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The Intrusion Factor: Insurrection and the Effects of Foreign Military Intervention

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thesis
posted on 2023-09-07, 05:08 authored by James Alexandre Siebens

Why do foreign military interventions in support of counterinsurgents fail to consistently secure outright victory for their clients? In this thesis, I seek to clarify the effects of foreign military intervention (FMI) on intrastate conflict processes and outcomes. I test the plausibility of the theory that foreign intrusion produces a number of political and strategic effects that impede counterinsurgency. Specifically, I argue that FMI generates acute nationalist and populist resentment and resistance, and undermines the legitimacy of the regime it supports while increasing popular support for the insurrection. FMI also exacerbates information problems and creates incentives for foreign forces to resort to barbarism. This leads to indiscriminate violence by foreign forces, which further alienates the population. FMI can also alter the strategic dynamics of a conflict in ways that undermine the chances of government outright victory.Following a review of the extant literature on insurrection and foreign intervention, I propose a framework for illustrating the strategic dynamics between belligerents’ capabilities and strategies over time. I then conduct a mixed-methods study on the effects of FMI using a newly synthesized dataset of 263 cases of intrastate war. I test the relationship between FMI and the odds of supported governments defeating their insurrections outright and find that FMI has no statistically significant effect on conflict outcomes in a bivariate test, or when controlling for other variables. I then examine the case of the U.S. intervention in South Vietnam as a crucial case of FMI, and find strong support for the causal mechanisms of the intrusion factor theory.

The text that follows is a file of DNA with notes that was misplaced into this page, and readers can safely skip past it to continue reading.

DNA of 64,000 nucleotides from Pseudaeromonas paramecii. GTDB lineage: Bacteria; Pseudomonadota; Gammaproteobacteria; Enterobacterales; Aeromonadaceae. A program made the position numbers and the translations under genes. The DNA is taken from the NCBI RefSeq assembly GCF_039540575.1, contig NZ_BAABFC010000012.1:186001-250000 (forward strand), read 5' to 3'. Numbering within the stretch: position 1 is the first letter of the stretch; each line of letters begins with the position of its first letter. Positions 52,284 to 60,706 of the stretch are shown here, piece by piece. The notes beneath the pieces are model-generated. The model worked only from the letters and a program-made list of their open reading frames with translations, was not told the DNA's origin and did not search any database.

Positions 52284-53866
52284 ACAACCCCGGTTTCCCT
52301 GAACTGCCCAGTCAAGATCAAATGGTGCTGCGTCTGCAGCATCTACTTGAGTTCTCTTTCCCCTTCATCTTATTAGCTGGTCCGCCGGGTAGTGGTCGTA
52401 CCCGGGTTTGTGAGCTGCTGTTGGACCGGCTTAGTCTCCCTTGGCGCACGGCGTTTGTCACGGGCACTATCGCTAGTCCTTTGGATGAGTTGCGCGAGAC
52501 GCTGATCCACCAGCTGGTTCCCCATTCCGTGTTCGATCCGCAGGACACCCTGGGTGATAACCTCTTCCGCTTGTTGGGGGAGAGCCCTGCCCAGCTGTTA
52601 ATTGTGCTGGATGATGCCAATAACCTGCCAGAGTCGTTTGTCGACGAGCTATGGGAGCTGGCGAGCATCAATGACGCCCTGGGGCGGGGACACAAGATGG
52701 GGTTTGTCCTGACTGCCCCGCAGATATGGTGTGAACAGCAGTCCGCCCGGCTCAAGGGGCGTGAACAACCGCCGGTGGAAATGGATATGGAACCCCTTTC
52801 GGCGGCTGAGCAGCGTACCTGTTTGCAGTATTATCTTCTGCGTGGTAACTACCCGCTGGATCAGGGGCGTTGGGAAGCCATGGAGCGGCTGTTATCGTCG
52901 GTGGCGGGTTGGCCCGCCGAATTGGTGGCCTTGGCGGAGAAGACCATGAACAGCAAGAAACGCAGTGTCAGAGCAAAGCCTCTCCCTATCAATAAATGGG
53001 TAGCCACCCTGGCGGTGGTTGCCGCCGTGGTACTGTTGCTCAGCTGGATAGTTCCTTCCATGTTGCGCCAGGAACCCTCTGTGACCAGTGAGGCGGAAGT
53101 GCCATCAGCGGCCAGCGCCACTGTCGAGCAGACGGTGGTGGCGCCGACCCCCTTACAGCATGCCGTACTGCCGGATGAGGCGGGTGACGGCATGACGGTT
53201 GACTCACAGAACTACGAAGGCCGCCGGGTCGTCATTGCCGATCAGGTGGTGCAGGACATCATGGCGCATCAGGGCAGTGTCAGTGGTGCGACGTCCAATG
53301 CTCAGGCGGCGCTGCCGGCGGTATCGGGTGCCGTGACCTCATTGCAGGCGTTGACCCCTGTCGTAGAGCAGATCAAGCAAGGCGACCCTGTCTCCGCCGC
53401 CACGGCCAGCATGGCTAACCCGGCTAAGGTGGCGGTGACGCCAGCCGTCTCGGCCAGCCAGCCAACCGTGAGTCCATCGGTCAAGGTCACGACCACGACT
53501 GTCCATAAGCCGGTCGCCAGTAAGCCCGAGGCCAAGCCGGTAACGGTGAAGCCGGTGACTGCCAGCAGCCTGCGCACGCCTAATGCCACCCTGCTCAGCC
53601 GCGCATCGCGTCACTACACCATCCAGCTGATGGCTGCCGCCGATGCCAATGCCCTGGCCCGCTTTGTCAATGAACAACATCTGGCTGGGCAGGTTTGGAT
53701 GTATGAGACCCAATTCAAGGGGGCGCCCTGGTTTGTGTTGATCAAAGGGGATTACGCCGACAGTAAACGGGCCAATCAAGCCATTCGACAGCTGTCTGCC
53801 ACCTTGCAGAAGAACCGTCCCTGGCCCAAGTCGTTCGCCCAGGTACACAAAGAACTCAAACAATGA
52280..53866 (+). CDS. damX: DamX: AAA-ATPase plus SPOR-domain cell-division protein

History

Publisher

American University

Handle

http://hdl.handle.net/1961/auislandora:12511

Degree grantor

American University. School of International Service

Degree level

  • Masters

Submission ID

10848

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